2007: A winning year on Wall Street
However, major indexes stumble on the last trading day of year.
NEW YORK (CNNMoney.com) -- Stocks fizzled Monday, limping through the last trading day of 2007 but will close the year with respectable gains.
For the year, major indexes have fared well despite problems in the housing and credit markets. Year-to-date, the Dow is up 6.4% percent, the S&P 500 is up 3.5% percent, and the Nasdaq is up 9.8% percent.
Treasury prices rose. The dollar gained against the euro and slipped against the yen. Oil prices climbed and gold prices fell.
Trading was light Monday as investors looked to polish their portfolios ahead of the year's end.
"Even though the numbers aren't astounding, signs point to a solid economy," said Dean Barber, president of Barber Financial Group.
The market saw drastic swings in the second half of 2007. The Dow reached a record high on October 9th, then fell more than 10% off its highs by November. Though the Nasdaq was the strongest of the three indexes, it never came close to the record it set in March of 2000.
Crude oil soared $34.93 a barrel in 2007 - a gain of 57% - and came close to the $100 a barrel mark in November.
As for next year, Barber thinks technology and healthcare stocks will continue to be strong performers and that investors will shy away from the financial services sector until the extent of the subprime debacle is known.
"There will still be some volatility but I think the markets have priced in the downturn expected in the first half of next year," he added.
On the housing front, the number of existing homes sold in November inched moderately higher, according to the National Association of Realtors. The increase was expected by economists but still helped give some companies in the housing sector a lift.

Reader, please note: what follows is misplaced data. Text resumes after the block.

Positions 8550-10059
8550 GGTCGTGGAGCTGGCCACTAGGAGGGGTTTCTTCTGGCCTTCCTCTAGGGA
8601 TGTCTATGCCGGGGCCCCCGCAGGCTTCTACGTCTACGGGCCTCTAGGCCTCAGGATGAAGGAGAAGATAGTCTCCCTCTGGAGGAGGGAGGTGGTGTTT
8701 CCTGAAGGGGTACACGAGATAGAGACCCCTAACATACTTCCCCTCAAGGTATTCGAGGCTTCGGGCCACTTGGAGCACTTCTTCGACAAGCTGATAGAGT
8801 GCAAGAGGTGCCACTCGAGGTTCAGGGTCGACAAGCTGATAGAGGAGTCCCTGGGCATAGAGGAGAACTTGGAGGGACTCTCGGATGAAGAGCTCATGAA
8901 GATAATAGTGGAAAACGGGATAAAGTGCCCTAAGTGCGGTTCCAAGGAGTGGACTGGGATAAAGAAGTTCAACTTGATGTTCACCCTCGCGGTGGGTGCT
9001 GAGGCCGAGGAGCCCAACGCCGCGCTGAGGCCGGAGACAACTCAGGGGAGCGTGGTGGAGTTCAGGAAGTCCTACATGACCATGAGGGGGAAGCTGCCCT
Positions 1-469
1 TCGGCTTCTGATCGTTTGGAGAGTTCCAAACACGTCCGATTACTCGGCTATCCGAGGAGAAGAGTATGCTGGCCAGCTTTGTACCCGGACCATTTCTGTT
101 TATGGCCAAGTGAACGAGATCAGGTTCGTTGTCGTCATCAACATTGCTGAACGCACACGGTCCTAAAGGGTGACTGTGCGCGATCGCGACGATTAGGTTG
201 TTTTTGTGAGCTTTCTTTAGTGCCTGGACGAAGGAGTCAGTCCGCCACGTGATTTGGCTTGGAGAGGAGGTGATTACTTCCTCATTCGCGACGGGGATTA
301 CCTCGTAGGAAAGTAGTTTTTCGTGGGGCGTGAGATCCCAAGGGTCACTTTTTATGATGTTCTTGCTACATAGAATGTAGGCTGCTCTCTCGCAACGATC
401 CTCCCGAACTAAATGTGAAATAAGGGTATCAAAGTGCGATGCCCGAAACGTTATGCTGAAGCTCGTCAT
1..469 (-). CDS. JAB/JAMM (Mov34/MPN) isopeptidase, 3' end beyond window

Last week, Merrill said it was selling a $4.4 billion stake to Singapore's state-owned investment branch in an effort to shore up its capital position after taking huge subprime-related writedowns in the company's third quarter.
Merrill's stock turned nearly 2 percent higher Monday afternoon, after lagging in the first part of the day.
Financial services companies, which have not had a good year, made a bit of a come back Monday afternoon.
In corporate news, billionaire investor Kirk Kerkorian's Tracinda Corp. is paying $684 million for a 35 percent stake in Delta Petroleum (DPTR), an independent energy exploration company.
Market breadth was negative. On the Dow, losers beat winners eight to seven on a volume of 650 million shares. On the Nasdaq, decliners topped advancers by nearly eight to seven on a volume of 1.03 billion shares.
U.S. light crude oil for January delivery fell 2 cents to $95.89 a barrel on the New York Mercantile Exchange.
Treasury prices rose, with the yield on the 10-year note falling to 4.03 percent, down from 4.07 on Friday. Bond prices and yields move in opposite directions.
In currency trading, the dollar gained slightly against the euro and lost ground versus the yen.
COMEX gold for February delivery fell $4.70 to $838.00 an ounce.